Idiot Box: I’ve seen those English dramas

October 4, 2012

This summer, I found myself taking a class at Fordham University that converted me from a skeptic to a believer. No, it wasn’t the standard philosophy or theology class that usually leads its students to classroom epiphanies. This was a class on early 20th century British literature, with a professor who was merciful enough to show movies or television shows during one of our inhumanly long classes per week. And I didn’t find God or purpose, but I found Downton Abbey.

Back in January 2011, when PBS first decided to take Downton from its native BBC and into living rooms across the pond, it became a miniature phenomenon among, well, people who watch PBS. And I, who like to consider myself somewhat of the anti-TV snob TV snob—I love The Wire, but am not ashamed to admit that I’ve seen every episode of Flavor of Love—refused, somewhat on principle, to get into a show on the channel that airs a series about antiquing. A reference on an episode of Modern Family, where the pretentious Mitchell refers to “Downton Disney” instead of “Downtown,” and I figured the show, which, from what I gathered, was about a stuffy British family and their stuffy British servants, wasn’t for me and the rest of the American TV masses.

But those two episodes we watched in class had me changing my tune to something that sounded distinctly like “God Save the Queen.” And so I joined the subset of the population that is big enough for PBS to continue premiering the show into its third season, which opened to its largest audience yet on Sept. 26.

Downton is certainly not the first or only British import to enthrall American audiences, but it is unique in its distinct Britishness. Doctor Who would be a favorite among sci-fi nerds regardless of the characters’ country of origin, and Monty Python’s hilarity is based mostly on universal knowledge and sense of humor (who doesn’t love silly walks?). But Downton’s premise itself is one completely foreign to us Americans, who—and I mean no political statement here—aren’t familiar with the concept of aristocracy. But the trials of Lord Grantham and his family, as well as the servants with whom they are unexpectedly friendly and cordial, have entranced American audiences for reasons that go well beyond an affinity for cute accents and period costuming.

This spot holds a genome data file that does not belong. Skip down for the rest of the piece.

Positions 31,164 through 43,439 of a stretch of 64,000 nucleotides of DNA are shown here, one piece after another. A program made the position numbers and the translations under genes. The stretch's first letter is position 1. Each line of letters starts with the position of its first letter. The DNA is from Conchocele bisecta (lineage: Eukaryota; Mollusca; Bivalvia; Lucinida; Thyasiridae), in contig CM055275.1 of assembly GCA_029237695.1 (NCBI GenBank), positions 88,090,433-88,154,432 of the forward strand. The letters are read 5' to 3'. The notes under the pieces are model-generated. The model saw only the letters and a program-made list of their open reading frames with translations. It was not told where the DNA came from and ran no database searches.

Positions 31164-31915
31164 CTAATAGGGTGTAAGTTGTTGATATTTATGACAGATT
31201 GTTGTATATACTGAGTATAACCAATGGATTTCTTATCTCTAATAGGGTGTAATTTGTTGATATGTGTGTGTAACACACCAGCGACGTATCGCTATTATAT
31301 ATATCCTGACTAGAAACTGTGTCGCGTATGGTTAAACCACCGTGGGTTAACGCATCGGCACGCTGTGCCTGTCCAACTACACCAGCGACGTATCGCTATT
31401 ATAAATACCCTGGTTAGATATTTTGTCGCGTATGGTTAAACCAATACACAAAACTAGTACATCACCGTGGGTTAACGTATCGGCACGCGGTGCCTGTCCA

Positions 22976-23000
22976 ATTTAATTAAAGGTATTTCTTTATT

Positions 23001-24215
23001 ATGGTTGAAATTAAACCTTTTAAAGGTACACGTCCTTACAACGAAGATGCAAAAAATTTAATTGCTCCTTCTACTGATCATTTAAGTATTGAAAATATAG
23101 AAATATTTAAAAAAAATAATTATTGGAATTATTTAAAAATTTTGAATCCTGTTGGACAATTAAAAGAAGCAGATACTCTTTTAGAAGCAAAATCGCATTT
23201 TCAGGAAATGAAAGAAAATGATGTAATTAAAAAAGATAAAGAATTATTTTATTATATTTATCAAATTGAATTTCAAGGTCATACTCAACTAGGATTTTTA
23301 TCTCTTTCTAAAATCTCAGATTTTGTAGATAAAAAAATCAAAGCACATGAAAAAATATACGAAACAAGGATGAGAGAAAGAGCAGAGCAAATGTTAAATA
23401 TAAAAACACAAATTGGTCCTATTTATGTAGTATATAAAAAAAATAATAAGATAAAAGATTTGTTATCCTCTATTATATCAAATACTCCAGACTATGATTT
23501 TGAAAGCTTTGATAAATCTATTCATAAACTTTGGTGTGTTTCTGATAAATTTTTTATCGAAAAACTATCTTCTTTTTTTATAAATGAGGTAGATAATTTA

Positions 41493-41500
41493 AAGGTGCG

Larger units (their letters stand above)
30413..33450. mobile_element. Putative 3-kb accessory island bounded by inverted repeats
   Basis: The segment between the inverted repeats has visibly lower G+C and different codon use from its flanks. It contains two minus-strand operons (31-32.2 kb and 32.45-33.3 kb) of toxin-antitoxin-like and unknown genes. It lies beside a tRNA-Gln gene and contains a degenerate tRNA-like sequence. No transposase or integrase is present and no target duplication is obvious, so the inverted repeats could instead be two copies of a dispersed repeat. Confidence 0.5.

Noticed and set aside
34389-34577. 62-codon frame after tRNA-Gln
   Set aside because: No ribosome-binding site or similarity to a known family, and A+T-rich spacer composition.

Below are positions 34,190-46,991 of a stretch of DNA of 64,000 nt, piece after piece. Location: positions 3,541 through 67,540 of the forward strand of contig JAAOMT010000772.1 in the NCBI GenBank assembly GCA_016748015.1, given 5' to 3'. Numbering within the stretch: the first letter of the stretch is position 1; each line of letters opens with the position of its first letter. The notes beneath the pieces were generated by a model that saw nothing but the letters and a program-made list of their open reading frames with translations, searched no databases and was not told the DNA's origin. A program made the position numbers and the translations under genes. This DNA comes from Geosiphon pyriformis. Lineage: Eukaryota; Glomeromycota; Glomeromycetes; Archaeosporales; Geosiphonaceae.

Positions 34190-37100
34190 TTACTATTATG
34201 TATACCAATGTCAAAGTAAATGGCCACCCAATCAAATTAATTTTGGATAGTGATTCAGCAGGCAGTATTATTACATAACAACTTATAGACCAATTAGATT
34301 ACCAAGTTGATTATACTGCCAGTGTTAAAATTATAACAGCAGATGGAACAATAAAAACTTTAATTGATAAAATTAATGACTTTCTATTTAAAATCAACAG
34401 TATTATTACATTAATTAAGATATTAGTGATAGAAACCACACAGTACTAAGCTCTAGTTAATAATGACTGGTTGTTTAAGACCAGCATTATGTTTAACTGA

The biggest reason for this, if I may be so bold to say so, is Dame Maggie Smith. To members of our generation, this absurdly talented actress first crossed our screens as the beloved Professor McGonagall of all eight Harry Potter movies, a strict British schoolmarm who just so happened to be able to turn herself into a cat. But as Violet, the outspoken and old-timey grandmother of the Crawley family whose disdain for modernity and anything un-English drips from her every snarky, almost singsong-y syllable, Smith has made us all but forget those times she wore a pointy black hat. Week by week, her scenes are among the show’s best, as the septuagenarian outshines the fresh, beautiful faces of the show’s younger cast members.

But Dame Maggie is by no means the only reason why Downton is so captivating. Although audiences largely agree that the show’s second season lagged plot-wise—with Matthew and Lady Mary’s “will they or won’t they?” non-romance taking center stage in far too many episodes—the show keeps its audience’s intrigue with scandals that might not shock us right now, but which make the turn-of-the-century British aristocrat we all have living inside of us spill her tea in shock. Lady Sybil’s rebellious nature, culminating with an illicit romance with the family’s Irish revolutionary chauffeur, gripped our attention (or maybe just mine, and possibly because of a sizable crush on said chauffeur) almost as much as any heated conflict on The West Wing did. Lady Mary’s sex scandal, which the writers were savvy enough to include in the first season’s third episode, was shocking enough to the show’s characters that audiences don’t mind its lasting effects two seasons later, despite that any American show would credit it one episode’s reflection, maybe two at most.

And that, to me, is the most enticing thing about Downton and its goings-on. Because after watching an embarrassing number of seasons of Flavor of Love, it’s nice to enter a world where you’ll be scandalized by a good ol’ premarital affair.

Read More

Notify of

Inline Feedbacks
View all comments